Imagine a president who is openly pro-Putin and seems to yearn for a government structured more like Russia’s than the current democratic system that goes back centuries. The president has shocked the public with xenophobic statements that belie an uncertain and dangerous future for the many new immigrants. This same president harbors such nativism and extreme populism that the country is the biggest current threat to destabilize NATO and do it as Putin asserts Russia’s right to invade neighboring countries he considers as historically subject to Russian control. That president has gone so far as to be somewhat sympathetic to the Russian cause while Russia slaughters Ukrainians.
We are talking about DonaldTrump, right? Nope. France’s Marie Le Pen who is not yet president but may soon be.
Were that not enough, This was before Putin fanned the flames of an already present nationalism and resentment toward immigrants in several nations, whether beginning with Brexit, Trump’s shocking victory, or the potential victory of the most openly racist populist to be elected to an original NATO member since its founding.
Politico has a report this morning that emphasizes the White House’s growing concern that Le Pen’s sudden rise in the polls is a serious threat to Emannuel Macron. Just as the world watched Trump get too close to Hillary – while still believing it impossible for a Western nation to elect someone so unqualified and unserious, only to awake one day to the impossible, Le Pen is scaring the White House.
Other than Angela Merkel, Macron was the most invaluable cog in keeping NATO together while Trump was president and played a significant role in Biden’s greatest feat as president, harnessing NATO as a unified front again, despite lingering distrust of the American public. If Le Pen wins, all bets are off, and her nation happens to be located in and among countries with a much more recent history of uncontrolled nationalism and all the horrors that can result.
According to Politico:
Senior U.S. officials have warily watched across the Atlantic for any signs of possible Russian interference in the first round of the elections, which will take place Sunday. Polls suggest that Macron and Le Pen would likely then advance to a showdown on April 24 — and that the potential two-person race would be close.
Le Pen, in her third attempt at the presidency, has surged over the past couple of weeks, as she has toned down some of her notoriously incendiary rhetoric to focus on cost-of-living issues. Millions in France are struggling to make ends meet after a 35 percent surge in gas prices over the past year.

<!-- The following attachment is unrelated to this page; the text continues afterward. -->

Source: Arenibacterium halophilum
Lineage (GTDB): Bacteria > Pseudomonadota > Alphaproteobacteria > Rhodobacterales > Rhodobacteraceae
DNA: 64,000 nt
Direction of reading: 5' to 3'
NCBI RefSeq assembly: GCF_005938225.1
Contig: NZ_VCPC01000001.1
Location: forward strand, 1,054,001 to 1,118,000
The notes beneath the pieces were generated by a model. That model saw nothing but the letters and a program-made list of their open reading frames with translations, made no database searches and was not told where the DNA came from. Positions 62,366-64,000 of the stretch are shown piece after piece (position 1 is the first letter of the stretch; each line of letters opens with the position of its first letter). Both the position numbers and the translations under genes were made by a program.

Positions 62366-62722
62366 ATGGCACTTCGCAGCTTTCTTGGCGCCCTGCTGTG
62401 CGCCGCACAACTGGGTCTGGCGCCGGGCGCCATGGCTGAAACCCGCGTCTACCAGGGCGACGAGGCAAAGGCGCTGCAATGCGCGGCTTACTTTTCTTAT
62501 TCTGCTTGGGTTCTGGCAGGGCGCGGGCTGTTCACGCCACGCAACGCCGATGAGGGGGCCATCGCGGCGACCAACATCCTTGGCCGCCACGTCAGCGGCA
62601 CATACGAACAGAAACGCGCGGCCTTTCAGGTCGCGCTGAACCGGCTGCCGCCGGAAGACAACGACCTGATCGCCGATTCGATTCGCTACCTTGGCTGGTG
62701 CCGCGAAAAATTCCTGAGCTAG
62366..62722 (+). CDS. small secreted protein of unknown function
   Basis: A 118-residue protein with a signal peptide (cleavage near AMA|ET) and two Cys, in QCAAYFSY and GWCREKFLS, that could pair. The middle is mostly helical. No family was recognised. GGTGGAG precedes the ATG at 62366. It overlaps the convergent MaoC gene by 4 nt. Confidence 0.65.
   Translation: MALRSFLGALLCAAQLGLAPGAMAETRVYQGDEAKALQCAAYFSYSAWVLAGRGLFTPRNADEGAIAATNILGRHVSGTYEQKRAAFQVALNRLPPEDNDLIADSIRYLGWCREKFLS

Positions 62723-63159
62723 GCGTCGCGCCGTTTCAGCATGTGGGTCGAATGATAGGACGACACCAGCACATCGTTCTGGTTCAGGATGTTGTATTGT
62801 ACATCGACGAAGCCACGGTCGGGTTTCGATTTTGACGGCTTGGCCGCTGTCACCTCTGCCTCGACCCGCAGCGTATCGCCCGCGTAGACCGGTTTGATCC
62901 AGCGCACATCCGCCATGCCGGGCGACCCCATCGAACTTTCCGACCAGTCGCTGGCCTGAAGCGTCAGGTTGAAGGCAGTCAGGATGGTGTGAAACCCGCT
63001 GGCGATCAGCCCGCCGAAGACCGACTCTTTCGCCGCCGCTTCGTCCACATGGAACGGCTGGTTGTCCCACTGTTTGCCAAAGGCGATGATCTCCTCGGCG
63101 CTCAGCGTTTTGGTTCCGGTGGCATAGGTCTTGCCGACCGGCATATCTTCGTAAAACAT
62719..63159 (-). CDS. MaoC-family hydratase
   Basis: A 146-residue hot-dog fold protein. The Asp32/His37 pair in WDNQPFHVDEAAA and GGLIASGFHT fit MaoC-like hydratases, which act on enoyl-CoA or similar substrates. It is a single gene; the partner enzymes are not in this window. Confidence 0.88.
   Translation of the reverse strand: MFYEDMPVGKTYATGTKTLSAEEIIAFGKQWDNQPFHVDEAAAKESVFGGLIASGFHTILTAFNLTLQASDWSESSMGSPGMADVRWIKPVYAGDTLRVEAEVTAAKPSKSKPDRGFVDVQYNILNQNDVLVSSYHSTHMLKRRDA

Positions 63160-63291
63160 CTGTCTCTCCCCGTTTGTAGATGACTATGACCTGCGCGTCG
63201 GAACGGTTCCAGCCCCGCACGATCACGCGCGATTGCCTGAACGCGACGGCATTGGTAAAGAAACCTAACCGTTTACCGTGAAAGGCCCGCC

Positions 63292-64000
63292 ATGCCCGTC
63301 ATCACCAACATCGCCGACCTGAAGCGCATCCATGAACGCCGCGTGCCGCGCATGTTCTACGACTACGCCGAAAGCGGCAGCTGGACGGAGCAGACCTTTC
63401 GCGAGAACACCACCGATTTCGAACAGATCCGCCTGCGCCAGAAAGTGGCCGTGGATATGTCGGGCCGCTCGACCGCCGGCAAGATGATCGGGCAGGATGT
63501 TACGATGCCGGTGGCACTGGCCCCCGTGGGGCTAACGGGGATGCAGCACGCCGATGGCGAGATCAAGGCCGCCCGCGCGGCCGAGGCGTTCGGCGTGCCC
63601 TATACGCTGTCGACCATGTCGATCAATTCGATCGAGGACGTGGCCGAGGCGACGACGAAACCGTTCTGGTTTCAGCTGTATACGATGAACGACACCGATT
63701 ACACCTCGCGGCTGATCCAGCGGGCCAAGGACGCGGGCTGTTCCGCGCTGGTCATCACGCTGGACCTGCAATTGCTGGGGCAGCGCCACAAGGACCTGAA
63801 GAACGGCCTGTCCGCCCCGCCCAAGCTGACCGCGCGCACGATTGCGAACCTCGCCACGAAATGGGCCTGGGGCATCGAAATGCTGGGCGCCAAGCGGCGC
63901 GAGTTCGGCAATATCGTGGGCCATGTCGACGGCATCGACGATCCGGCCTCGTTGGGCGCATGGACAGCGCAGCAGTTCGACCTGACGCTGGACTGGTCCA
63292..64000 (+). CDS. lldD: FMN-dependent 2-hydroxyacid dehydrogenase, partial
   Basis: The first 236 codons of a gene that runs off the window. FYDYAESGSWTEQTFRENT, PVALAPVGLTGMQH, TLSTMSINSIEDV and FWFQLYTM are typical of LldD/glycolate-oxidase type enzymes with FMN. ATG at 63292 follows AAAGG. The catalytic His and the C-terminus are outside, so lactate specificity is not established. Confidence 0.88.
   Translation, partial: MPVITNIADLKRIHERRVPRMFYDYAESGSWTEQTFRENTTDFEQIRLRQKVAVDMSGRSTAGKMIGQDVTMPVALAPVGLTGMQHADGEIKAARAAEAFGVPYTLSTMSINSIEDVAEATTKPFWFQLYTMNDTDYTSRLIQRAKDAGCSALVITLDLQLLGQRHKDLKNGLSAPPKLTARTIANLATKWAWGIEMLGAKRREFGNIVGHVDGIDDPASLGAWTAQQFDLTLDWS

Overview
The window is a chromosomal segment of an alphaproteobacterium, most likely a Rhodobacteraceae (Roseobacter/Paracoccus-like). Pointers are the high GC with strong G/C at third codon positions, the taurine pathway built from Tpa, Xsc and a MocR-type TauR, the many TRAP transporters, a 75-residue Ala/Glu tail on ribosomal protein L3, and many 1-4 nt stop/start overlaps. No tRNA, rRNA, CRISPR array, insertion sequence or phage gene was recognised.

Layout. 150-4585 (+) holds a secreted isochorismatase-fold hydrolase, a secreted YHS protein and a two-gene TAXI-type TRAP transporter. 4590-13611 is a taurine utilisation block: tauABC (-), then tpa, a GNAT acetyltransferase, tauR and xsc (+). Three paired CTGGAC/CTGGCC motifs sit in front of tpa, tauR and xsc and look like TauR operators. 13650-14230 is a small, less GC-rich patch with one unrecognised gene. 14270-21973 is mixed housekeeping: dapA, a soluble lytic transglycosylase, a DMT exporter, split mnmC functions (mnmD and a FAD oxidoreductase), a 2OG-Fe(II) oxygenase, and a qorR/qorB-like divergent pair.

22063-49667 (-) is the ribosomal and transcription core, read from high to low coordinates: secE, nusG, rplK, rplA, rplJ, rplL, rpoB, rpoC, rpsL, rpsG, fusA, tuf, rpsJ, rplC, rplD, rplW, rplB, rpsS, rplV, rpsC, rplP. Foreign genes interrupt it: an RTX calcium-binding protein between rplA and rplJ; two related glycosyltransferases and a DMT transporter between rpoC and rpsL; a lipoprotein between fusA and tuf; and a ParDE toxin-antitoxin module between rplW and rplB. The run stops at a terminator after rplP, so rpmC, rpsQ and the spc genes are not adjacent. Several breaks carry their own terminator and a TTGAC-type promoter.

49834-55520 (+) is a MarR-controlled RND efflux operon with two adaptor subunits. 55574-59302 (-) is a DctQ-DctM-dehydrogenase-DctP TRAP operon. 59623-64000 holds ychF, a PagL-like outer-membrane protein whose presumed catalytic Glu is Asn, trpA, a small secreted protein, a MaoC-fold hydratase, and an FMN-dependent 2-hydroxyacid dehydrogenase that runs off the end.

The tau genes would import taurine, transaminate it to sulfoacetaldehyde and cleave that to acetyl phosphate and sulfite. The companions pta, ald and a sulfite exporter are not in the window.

Possible Russian involvement in a nation that is upset about the cost of living, gas prices, and a person running who is ready and willing to lay the blame on a group of people who are already under attack, already marginalized? It’s their fault? Sounds all too familiar:
Though Le Pen styles herself a benign populist, her campaign platform on immigration and Islam are still radical, with plans to ban the veil from all public places and stop foreigners from enjoying the same rights as French citizens. Her surname, in certain circles, is synonymous with racism and xenophobia — she now fronts the far-right, anti-immigration party her father founded. And she has been an unabashed admirer of Putin, whom she met in Moscow in 2017. Though she has somewhat distanced herself from the Russian president since the invasion of Ukraine, she has spoken sympathetically of Putin’s rationale for war and rejected some of the Western coalition’s hard-line measures against Russia.
She is Trump, only of a different gender, less narcissistic, better educated, understands the world, her government, and international diplomacy, and would be a far more effective leader, less a joke, more a terror.
True, France doesn’t have the world’s largest military or economy, nor does it have a history of directly involving itself in global affairs – nation-building. But as said, she can effectively destroy NATO as a united front against Russia. And perhaps more dangerously, France could be seen as an example to other growing populist movements in various other European countries. Hungary is already led by a Putin apologist who would crave dictatorial powers. But France is much more powerful than Hungary. France would be more influential throughout NATO (and the G7) and much more terrifying as a nation trying to follow Putin’s lead.
We would do well to watch what happens in France later this month because France might not only follow our lead when we elected Trump but also set an example for us to follow in 2024, by which time populism may be seen as a needed counter to immigration, the most direct means to a stronger nation, one that doesn’t need such binding alliances because strength is more important than stability, one that declares it will put itself first in all situations.
History teaches us that when these movements take hold in a number of nations, the tipping point to war is not far behind. As we’ve seen.
Jason Miciak believes a day without learning is a day not lived. He is a political writer, features writer, author, and attorney. He is a Canadian-born dual citizen who spent his teen and college years in the Pacific Northwest and has since lived in seven states. He now enjoys life as a single dad of a young girl, writing from the beaches of the Gulf Coast. He loves crafting his flower pots, cooking, while also studying scientific philosophy, religion, and non-math principles behind quantum mechanics and cosmology. Please feel free to contact for speaking engagements or any concerns.
Please visit his Substack Newsletter, get the first month free: Much Ado About Everything: By Jason Miciak